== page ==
They arrived in Holsworthy in the 1950's; Val Kelley being posted to the town by Barclays Bank. When Val and Mary had got their feet on the ground, they were a breath of fresh air and threw themselves into the life of Holsworthy.
The whole family had a long tradition of involvement with the theatre. Mary and Bill's Grandparents performed in Musical productions before the First World War. James Crumblehulme was involved with lighting at The Tower Circus Blackpool. Winifred was involved on stage and Bill followed in his father's footsteps with lighting at The Grand. Without this family and their total commitment to live theatre - there being no excuse for second best in any of the 90 odd shows presented - the Theatre would not have happened.
Our First Shows
Programmes for these shows were a rôle-call for firms and shops that are sadly no more - Kinvers, Albert Oke, Underwoods, Bluetts, Harry Clegg, Tidball & Beckley, Pengelly's Triggers, Pethericks, J.P.Whitlocks, J. Parsons & Sons, Kellaways, Thomas Oke & R. Sillcock & Son.
Music for these shows was supplied by The Holsworthy and District Orchestra under the direction of Arthur Hancock - the rôle-call of members included Barbara Pearson, Colston Isaac, Bill Skinner, George Ley, Gwen Holmes to name but a few.
Our first Home
In 1962 we moved to our new headquarters in Chapel Street. Two store rooms behind what was then Lower Kinvers and Barbara Holnes's Tobacconist come Barber shop, now Steve Watson's Washing Machine shop and Holsworthy Travel. We used one room for meetings and rehearsals the other for storage. We had some good times in Chapel Street; it was our home throughout the 1960's.
Mary Kelley produced most of the Theatre Club shows in the early days. She ran a very disciplined show - you were not expected to make a noise backstage, nor go outside the Memorial Hall with your makeup on. She created many of the 'values' that still exist in H.A.T.S. today.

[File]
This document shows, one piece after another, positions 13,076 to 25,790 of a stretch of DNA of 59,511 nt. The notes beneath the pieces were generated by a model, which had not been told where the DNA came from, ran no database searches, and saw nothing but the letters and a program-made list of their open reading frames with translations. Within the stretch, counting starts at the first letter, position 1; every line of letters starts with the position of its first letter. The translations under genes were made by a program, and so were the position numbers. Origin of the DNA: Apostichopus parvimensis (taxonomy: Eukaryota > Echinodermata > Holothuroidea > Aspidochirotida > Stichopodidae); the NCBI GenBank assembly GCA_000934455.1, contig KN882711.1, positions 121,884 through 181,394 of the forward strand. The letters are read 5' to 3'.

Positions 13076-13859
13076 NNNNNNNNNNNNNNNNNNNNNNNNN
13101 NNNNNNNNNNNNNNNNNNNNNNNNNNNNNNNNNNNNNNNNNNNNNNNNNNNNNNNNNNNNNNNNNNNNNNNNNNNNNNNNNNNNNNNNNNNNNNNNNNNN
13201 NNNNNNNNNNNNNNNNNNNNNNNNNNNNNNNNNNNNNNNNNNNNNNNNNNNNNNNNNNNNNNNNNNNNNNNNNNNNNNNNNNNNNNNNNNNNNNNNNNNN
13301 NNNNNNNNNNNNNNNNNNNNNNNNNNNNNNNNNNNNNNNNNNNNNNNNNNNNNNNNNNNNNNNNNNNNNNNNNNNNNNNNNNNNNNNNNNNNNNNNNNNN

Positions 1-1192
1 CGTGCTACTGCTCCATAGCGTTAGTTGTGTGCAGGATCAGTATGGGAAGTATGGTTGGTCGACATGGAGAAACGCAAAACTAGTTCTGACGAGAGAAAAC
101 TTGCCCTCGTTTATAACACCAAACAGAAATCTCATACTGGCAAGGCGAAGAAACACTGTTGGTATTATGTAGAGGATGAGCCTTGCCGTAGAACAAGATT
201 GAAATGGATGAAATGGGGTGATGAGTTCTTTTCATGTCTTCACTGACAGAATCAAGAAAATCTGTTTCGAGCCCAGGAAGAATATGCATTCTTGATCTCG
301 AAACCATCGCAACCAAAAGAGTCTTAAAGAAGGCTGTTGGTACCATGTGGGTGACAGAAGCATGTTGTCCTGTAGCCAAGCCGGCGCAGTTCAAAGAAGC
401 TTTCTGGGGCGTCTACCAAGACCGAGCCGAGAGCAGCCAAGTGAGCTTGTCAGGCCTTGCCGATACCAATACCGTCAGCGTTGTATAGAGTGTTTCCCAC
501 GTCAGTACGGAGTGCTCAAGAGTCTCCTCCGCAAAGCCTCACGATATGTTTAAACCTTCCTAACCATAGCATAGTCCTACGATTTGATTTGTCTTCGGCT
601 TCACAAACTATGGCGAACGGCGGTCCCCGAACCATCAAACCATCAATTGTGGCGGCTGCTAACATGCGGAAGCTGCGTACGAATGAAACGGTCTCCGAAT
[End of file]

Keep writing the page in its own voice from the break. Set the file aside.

However, in 1964, Val was appointed Bank Manager in Plympton and A Cuckoo in the Nest was the last show she produced in this first period of her involvement with our society's history. However, the society had put down strong roots and much to Mary's delight the productions continued apace.
The mid 1960's were a hugely important time in the development of the society, a talented group of young people came along, have stayed ever since and helped HATS become a huge force for good in terms of the artistic life of the Town and wider area.
Des Shadrick and Celia Sanders had been around for a while but Annette Vanstone (now Dennis), Phil Barfett, Mary Brock (now Osborne), Robert Painter and Brian Soby cut their teeth and were completely smitten by the theatre.
It was Bill Crumblehulme, who over the next four years produced our plays, allowed their talent to flower. He produced some great plays - Is Your Honeymoon Really Necessary in 1966, then One Wild Oat in 1967 (see actual 'Post' review), followed by our 10th Anniversary production Reluctant Hero's. Bill's philosophy was quite simple; his plays were designed to allow you to forget the world outside with all it's cares, laughter is the sound of 'angels singing'.
Mary and Val returned from Plympton in the autumn of 1967 and in November Mary began rehearsals for our first pantomime Dick Whittington.